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Married couples who keep their finances separate are more likely to have seriously flawed, less fulfilling relationships.
Also, as a compendium to the first unfair assumption comes this bonus unfair assumption:

As agreeable as a couple claims to be about their financial division, there is almost always one person in the relationship who is not entirely comfortable or happy with the arrangement.

Unfair assumptions? Yes. Of course. Hence the title of the post.

I’m sure that there are many couples who divide their finances and are perfectly happy.


But it’s also an assumption that I have been making for a long time and is now supported with research showing that the more a couple pools their money, the happier that marriage tends to be.

These effects seem to peter out at some very high level — if you keep 5 percent of your income to yourself in order to have a little bit of discretionary spending, it won’t make you any less happy than you’d be if you pool 100 percent. But people who pool 80 percent are happier than those who pool 70 percent, and so on. People who keep it all to themselves are the least happy.

Always nice when science supports one of your harebrained ideas.

I actually feel bad for couples who don’t pool their money. Not only does this arrangement strike me as logistically insane and almost certain to cause resentment at some point in the marriage, but I believe that in most cases, it represents an underlying crack in what is supposed to be a unified, rock solid partnership.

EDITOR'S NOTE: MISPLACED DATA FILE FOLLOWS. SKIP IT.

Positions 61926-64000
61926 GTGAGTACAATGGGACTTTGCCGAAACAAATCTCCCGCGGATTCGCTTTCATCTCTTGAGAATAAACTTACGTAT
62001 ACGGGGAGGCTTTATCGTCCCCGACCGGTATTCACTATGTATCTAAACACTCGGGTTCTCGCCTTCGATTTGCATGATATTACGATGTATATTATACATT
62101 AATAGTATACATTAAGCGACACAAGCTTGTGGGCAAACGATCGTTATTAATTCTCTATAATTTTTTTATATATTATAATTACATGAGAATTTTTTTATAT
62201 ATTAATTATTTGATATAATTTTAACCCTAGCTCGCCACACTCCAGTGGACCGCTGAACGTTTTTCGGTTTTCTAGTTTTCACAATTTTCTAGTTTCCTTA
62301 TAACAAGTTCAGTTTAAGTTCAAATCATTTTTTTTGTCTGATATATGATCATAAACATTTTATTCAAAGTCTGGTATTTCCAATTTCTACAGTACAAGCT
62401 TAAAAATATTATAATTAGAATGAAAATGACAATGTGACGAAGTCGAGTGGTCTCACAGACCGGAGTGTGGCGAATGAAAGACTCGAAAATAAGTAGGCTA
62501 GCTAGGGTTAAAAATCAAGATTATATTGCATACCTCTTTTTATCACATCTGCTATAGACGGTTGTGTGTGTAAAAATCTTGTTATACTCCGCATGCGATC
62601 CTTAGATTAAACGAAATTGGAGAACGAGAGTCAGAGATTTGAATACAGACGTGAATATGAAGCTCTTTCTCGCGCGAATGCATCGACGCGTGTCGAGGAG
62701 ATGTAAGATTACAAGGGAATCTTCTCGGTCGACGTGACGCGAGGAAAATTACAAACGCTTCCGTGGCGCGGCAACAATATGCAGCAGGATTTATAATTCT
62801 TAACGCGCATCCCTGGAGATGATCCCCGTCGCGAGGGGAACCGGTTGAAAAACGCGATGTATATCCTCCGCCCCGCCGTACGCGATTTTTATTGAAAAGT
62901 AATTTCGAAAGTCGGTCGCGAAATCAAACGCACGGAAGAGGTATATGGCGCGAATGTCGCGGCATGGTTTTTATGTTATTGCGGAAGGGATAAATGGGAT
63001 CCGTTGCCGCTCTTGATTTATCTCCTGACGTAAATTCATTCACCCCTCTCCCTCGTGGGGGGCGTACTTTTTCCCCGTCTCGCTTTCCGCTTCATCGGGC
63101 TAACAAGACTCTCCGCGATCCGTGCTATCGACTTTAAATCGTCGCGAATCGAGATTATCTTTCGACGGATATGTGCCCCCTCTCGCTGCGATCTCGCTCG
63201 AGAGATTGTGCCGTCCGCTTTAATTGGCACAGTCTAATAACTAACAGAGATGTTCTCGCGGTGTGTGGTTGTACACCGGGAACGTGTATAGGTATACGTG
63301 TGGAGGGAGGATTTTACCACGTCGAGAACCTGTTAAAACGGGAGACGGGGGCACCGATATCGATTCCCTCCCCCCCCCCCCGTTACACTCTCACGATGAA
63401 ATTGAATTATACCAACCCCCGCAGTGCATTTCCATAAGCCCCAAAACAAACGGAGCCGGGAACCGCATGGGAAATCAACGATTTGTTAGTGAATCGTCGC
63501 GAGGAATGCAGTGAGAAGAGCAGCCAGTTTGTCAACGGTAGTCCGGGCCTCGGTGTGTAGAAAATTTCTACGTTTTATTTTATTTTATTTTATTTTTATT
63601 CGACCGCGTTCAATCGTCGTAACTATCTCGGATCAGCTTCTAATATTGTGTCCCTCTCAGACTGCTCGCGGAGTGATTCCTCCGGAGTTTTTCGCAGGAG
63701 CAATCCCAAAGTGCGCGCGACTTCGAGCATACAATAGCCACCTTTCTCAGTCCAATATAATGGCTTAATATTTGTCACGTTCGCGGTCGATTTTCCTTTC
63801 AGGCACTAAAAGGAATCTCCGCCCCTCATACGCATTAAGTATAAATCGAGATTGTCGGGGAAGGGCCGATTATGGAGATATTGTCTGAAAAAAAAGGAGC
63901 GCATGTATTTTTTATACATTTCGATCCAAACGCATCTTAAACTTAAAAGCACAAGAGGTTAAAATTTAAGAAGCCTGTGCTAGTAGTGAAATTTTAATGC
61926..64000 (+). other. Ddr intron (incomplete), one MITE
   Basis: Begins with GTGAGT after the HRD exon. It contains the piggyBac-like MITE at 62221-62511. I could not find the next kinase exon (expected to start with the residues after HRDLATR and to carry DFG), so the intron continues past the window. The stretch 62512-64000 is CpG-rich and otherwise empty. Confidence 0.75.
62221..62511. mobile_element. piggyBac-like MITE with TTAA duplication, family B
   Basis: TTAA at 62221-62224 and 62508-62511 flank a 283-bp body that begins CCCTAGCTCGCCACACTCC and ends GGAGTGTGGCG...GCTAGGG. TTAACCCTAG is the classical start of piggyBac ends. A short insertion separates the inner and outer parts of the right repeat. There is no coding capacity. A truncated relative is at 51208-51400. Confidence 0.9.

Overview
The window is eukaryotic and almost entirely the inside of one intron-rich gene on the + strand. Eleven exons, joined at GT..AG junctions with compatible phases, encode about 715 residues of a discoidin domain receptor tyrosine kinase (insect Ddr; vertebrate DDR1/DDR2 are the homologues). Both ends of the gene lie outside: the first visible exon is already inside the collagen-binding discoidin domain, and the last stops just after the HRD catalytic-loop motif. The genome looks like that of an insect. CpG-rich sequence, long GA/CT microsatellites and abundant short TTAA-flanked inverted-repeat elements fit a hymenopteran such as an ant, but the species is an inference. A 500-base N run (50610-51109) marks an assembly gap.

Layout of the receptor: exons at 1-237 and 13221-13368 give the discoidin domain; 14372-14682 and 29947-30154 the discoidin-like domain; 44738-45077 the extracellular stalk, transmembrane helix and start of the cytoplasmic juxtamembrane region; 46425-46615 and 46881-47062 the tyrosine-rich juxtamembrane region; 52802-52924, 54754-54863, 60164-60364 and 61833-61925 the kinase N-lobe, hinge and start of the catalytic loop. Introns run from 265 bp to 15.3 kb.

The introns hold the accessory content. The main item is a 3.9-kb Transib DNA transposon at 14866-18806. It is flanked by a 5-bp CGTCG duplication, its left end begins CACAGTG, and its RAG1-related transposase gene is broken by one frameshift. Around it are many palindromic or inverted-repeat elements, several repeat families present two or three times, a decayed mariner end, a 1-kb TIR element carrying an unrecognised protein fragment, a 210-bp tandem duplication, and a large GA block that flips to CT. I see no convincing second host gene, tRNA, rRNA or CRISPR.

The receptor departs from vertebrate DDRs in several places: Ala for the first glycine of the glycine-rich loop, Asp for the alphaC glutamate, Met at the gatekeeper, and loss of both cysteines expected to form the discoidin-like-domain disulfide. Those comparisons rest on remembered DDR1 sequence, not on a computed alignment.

You’re either in this thing together or you’re not.

Check that:

I don’t feel bad for the couples who don’t pool their money as much as I feel bad for the person in the marriage who secretly wishes that they would pool their money but has agreed not to. In my experience, it’s almost always the woman who laments the arrangement, and she is almost always a little sad and a little stressed by this financial division.

She may tell her spouse that she is not saddened. She may assure her spouse that she supports the arrangement fully. But behind closed doors, in the company of a friend and confidant who is not requiring her to maintain her own checking account, she frequently says otherwise.

Honestly, I have no idea how this division of finances even works. What if one spouse runs out of money? Or spends foolishly? Or loses his or her job through no fault of their own? What is one spouse suffers unexpected losses in the stock market or is sued after running over a little old lady’s dog?

Does he or she borrow money from their spouse?

Actually, I know of one instance in which this actually happened. A husband’s business was losing money, and he was suddenly unable to pay his half of the household expenses. Rather than being evicted from his home, he borrowed money from his wife, presumably interest free.

But if your borrowing money from your wife, why be married in the first place?

Unfair assumption? Yes. Absolutely.

But based upon my limited experience (and now a little bit of science), absolutely, positively true, too.

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